Warming Impacts of Ground-Source Heat Pumps
for the Buildings Table of the National Climate Change Program
Heat pumps can significantly reduce primary energy use for building heating and cooling. Heat pumps utilize renewable or solar energy stored in the ground near the surface (ground-source). The renewable component (66%) displaces the need for primary fuels which, when burned, produce greenhouse gases and contribute to global warming.
This analysis was undertaken on behalf of the Renewable & Electrical Energy Division to estimate the Total Equivalent Warming Impact (TEWI) of ground-source heat pumps compared to other heating and cooling systems in residential, commercial and institutional buildings. The modelling results show significant emission reductions in major cities in all regions of Canada. The impact of heating only is examined in residential buildings, whereas both heating and cooling impacts are examined in commercial and institutional buildings.
TEWI analysis can determine the overall contribution to global warming from energy using equipment over its operating lifetime (20 years). The electrical energy required by the equipment can result in releases of CO2and NOx at the power plant. Fossil fuels burned for heating purposes release CO2, CO and NOx , which also contribute to global warming. Leakage of refrigerants, used in both chillers and heat pumps, contributes to global warming. The greenhouse gases released from fossil-fuel electricity production and combustion are referred to as the indirect TEWI effect; the leakage of refrigerants into the atmosphere is referred to as the direct effect, and the impact of leaked refrigerants is much greater than that of CO2.
The fuel used for electricity generation determines whether the electricity production results in large emissions of CO2. In Canada, hydro-power plants produced 64% of the total electricity generated in 1996, 16% from nuclear, and 20% from fossil fuel combustion. The latter are large producers of CO2, while the former produce none. The electricity generation mix varies widely across Canada. In BC and Quebec, 90% of the electricity is produced by hydro plants. In Ontario, over 50% of the power is produced in nuclear plants with the remainder split between fossil-fuel and hydro plants. In Alberta, Saskatchewan and Nova Scotia, over 80% of the power is produced in fossil-fuel plants.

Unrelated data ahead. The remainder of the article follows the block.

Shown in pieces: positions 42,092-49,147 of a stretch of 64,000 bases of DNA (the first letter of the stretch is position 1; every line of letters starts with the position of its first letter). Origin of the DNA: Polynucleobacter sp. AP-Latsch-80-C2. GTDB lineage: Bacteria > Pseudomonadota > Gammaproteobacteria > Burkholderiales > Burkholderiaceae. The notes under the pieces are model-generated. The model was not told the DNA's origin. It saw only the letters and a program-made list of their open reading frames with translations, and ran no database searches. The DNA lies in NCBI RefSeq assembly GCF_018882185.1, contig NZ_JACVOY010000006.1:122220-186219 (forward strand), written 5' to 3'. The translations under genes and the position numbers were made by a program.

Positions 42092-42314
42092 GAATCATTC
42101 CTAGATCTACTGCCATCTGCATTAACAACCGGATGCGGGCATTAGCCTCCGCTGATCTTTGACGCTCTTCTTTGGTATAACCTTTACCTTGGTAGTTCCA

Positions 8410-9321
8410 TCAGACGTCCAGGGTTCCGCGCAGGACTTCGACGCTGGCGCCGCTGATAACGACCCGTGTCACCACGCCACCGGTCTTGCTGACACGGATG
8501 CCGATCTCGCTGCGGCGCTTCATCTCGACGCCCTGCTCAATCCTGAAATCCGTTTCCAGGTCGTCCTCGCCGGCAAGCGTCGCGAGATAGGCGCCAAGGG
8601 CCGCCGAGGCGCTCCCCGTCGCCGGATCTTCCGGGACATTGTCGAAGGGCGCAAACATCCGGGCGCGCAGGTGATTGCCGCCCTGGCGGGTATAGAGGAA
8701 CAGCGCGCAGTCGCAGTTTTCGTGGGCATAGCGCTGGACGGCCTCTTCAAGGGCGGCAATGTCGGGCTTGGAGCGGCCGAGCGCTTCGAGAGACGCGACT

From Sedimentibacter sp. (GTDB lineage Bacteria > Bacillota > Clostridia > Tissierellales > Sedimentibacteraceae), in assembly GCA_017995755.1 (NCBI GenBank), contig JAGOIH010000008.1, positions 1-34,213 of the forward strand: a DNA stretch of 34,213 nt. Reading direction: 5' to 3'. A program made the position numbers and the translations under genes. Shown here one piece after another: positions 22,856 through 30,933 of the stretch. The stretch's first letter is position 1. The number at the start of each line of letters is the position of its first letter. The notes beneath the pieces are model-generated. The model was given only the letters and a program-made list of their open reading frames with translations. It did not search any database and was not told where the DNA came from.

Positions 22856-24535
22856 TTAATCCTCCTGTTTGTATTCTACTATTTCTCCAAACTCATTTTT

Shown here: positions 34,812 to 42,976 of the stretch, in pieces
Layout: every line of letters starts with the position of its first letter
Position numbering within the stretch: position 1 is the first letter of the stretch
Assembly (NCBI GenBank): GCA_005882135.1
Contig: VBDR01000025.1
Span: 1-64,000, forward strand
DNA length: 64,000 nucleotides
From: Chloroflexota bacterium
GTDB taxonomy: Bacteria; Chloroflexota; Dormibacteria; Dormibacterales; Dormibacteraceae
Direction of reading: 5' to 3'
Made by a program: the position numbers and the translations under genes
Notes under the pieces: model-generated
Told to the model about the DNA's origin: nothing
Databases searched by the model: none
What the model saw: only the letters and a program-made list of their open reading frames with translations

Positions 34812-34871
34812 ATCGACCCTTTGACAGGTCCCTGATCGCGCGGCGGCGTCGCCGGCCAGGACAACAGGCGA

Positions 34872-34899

The residential house model had 230 m2of floor area above grade, window area of 23 m2 , insulation levels of R-20 in walls, R-30 in roof, basement wall insulation of R-10 applied to 0.6 m below grade. Windows were double-glazed. Energy consumption of the competing heating systems was determined using the HVAC Advisor computer program for Vancouver, Toronto, Montreal and Halifax. The ground-source heat pump was closed-loop and modelled using similar seasonal energy calculation procedures as those in HVAC Advisor for air-source heat pumps.
The commercial / institutional
are a small multi-unit residential building and a primary school. The
is a 4-storey, 44-suite building with underground parking garage. The